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Military

1st ACB, Iraqi Air Force strengthen partnership

Sep 2, 2009

By Sgt. Seandale Jackson, 1st ACB, 1st Cav. Div. Public Affairs

CAMP TAJI, Iraq - Getting to know the Iraqi Soldiers on a personal level is crucial to fostering a more professional relationship.

Soldiers of 1st Battalion, 227th Aviation Regiment, 1st Air Cavalry Brigade, 1st Cavalry Division, Multi-National Division - Baghdad, have done just that.

Members of 2nd Squadron, Iraqi Air Force, who fly the UH-1H, better known as the Huey II, recently spent time with American pilots and maintenance technicians, to better understand how "First Attack" maintainers keep their aircraft aloft.

As the partnership between the 1st ACB and the fledgling Iraqi aviators grows, Soldiers on both sides help each other to cross language barriers and increase the flow of information.

As the U.S. and IAF aviators meet weekly, they now greet each other with hugs instead of handshakes.

During the 1st ACB's last to Iraq in 2006, Lt. Col. Charles Dalcourt, the battalion's current commander from Baton Rouge, La., served as the deputy brigade commander.

It was then he began the relationship with the IAF and can recall their solo flight over Baghdad in August 2007.

"After the first visit, and surely after the second visit, they knew that we were both humble and sincere in our efforts to reunite and get together," said Dalcourt. "So that really enables us to get in and get going; to move the relationship past the professional perspective."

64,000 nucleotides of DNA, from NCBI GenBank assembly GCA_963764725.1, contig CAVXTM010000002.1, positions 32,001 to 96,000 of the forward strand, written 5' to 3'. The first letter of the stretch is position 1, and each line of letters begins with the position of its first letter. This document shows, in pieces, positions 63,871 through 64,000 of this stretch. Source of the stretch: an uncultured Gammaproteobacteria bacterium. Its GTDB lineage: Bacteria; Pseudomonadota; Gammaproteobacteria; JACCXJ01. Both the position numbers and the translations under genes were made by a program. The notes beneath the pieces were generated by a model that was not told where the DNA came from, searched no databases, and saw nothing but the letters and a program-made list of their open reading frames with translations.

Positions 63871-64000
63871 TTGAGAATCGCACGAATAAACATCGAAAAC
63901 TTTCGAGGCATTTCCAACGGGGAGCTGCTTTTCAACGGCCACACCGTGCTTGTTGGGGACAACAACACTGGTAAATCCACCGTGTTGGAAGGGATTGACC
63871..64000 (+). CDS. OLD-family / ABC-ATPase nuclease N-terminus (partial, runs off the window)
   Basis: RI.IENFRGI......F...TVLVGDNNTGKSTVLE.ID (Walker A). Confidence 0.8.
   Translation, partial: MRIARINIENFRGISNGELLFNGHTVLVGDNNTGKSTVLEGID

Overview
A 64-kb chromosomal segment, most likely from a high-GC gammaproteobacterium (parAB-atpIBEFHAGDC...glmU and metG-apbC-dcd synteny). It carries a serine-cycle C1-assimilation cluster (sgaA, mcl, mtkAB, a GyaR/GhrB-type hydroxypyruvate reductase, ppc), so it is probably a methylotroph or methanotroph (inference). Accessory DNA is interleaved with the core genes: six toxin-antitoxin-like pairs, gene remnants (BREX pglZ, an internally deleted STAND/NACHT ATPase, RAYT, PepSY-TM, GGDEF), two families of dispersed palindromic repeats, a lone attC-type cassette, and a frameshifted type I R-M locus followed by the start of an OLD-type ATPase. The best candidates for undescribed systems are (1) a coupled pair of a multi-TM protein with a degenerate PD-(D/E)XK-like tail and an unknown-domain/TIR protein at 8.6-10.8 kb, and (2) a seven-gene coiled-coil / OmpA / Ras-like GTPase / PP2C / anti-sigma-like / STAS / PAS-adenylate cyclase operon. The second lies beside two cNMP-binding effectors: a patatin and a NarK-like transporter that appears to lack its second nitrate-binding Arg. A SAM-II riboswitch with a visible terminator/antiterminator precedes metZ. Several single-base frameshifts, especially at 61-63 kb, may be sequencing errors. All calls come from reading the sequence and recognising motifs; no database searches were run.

The purpose of the visit was threefold - to foster a closer partnership, to celebrate the second anniversary of the 2nd Squadron's first solo flight and to focus on maintenance practices.

Now a plan is in place to share with them the importance of a consistent maintenance regiment.

"I want them to get out of it the sense of pride that we have in our aircraft ... we are just trying to show them how it can help them in their maintenance , using their team to facilitate making their maintenance better and a way to make them more successful on their missions," said Haas.

The 2nd Squadron was invited to a production control meeting and shown the intricacies of what is required to maintain a group of aircraft.

The end result will be for them implement similar practices and achieve a higher number of fully-mission-capable helicopters, but Cav. aviators say that cannot happen until the personal relationships develop.

"You don't exactly trust somebody that shows you a way to work, but if you know them as a person and what they stand for, and the camaraderie that goes with social events, I think it carries over better and [provides] a better base for [the] relationship," said Haas.

In the near future, both the Iraqis and U.S. pilots hope to fly Huey's and Apaches in formation over Baghdad; demonstrating the relationship between air assets of the Iraqi and U. S. Military, said Dalcourt.

"I would like to see the Iraqi Air Force grow to the extent that their doing missions and conducting operations in support of Iraqi ground forces," said Dalcourt. "Be it air assaults, air movements or other missions that may entail greater coordination and greater synchronization between the two."



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